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The Day You Left

Saying Goodbye; 4 years on.

By ElPublished 5 months ago 7 min read

The day you left; it was as though my world split in two. It wasn’t sudden, not really. You’d been slowly fading for months, and I was just too blind to see it.

Acceptance is not something that comes easily, when faced with the encroaching mortality of someone that you love. The love I had for you, that surpassed the limits of what I imagined love could be.

The first time I realized that you were sick, your food lay untouched in its bowl. Uncharacteristic, when you were always so keen to remind me when you were hungry. If dinner was a few minutes late, I’d hear about it in your animated mews. You’d weave around my legs, yelling as I made my way to the kitchen, rearing your tiny paws on the cupboard door until I eventually managed to pry it open. I’d scratch the top of your head each time, finding joy in the purrs that would follow.

You always sounded as if you were loudly proclaiming “Now!” “Now!” It became a running joke in our house.

That day. Bowl untouched, I went and sat beside you on the couch. Gently stroked your head and you gave no reaction. You did not lift your head to acknowledge me, you did not purr a greeting. I lifted your lips to see gums as white as sheet paper.

My heart dropped. I couldn’t breathe.

That was the start of months of vet visits, accumulative hours spent crying in waiting rooms and around examine tables. They adjusted your medications so many times that I lost track, all while failing to bring us the answers we yearned for. Nobody knew why you were so sick, nor could they provide me with an answer of if you would recover.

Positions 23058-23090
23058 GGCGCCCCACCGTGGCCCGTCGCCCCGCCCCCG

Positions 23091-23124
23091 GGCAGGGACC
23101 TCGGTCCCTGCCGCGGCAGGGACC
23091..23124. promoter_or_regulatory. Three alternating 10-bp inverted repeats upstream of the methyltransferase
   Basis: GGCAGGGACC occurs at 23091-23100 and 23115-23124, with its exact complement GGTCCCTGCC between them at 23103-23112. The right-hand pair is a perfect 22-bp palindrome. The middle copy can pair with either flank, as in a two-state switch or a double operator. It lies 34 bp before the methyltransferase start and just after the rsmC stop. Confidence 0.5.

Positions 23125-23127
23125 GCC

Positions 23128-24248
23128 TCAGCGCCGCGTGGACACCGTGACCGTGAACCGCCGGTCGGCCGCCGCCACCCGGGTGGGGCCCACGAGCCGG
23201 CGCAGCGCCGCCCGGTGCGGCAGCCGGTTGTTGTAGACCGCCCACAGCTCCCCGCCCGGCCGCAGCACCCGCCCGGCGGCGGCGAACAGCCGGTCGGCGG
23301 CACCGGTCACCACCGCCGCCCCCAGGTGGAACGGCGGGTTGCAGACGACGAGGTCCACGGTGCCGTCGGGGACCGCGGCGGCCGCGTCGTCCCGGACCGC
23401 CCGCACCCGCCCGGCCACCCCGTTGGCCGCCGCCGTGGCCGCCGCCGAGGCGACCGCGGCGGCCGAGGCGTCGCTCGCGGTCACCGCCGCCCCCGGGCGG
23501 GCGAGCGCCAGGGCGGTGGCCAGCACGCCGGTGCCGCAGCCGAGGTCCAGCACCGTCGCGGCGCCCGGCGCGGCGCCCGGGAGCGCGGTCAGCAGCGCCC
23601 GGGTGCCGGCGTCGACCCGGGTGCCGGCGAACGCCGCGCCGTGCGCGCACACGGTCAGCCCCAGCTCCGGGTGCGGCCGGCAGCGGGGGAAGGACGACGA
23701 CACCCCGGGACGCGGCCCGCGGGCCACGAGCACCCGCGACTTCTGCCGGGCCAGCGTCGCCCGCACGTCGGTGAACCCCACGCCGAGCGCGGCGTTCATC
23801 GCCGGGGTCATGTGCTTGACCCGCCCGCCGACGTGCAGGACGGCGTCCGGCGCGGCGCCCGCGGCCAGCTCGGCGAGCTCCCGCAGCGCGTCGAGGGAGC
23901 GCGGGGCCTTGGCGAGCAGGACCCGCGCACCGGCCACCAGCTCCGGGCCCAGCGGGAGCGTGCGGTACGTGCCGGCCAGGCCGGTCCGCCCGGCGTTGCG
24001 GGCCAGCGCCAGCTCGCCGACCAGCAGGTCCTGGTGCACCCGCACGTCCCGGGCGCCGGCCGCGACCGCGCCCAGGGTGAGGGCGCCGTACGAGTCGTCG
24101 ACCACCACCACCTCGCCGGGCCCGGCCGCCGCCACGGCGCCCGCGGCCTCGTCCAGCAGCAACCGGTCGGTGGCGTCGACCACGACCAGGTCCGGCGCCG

I remained hopeful. Locked in a blissful state of denial. Believing that you would get better because the alternative was unbearable.


Between the steroids prescribed and the frequent soft meals I’d forced upon you, you gained weight. It was a small victory, but your appointments became less frequent, and you became more energetic. You came back to me, at least that was what I chose to believe. You had started behaving like your old self again, the person you’d been before you had gotten ill.

It’s cruel. How you lulled me into a false sense of security. How naïve I was to believe that the worst was behind us. Yet, I chose to believe- there’s that denial again.

I had to leave you. A decision that I continue to regret even to this day, it brings tears to my eyes just thinking about how this one mistake, would cost you so dearly. But I believed you to be safe, leaving others with strict instructions of what medications you required, and when.

I want you to know, that my leaving was not of my own choosing. Someone else needed me, and I thought that five days would do no harm.

I was mistaken. Please, forgive me.

When I returned home, you were there to greet me. It hurts, to remember how you eagerly leaped from the couch upon noticing my arrival. Your hind legs buckled as you hit the ground and you slowly followed me out into the kitchen.

You were skeletal. Reminding me of a poor creature who had suffered months of neglect and malnourishment. How long had they allowed you to deteriorate from my absence? They sought to spare my feelings from receiving bad news, at the expense of your suffering.

For that, I can never forgive them.

This was the night before you left.

I sat on the kitchen floor that night, coaxing you to lick at the food. It had become one of your favourites. But you were so tired, you took a few licks and then lay down as if eating expended too much energy.

You lay your head on your paws, and you looked at me. That was the moment that I knew, I was losing you.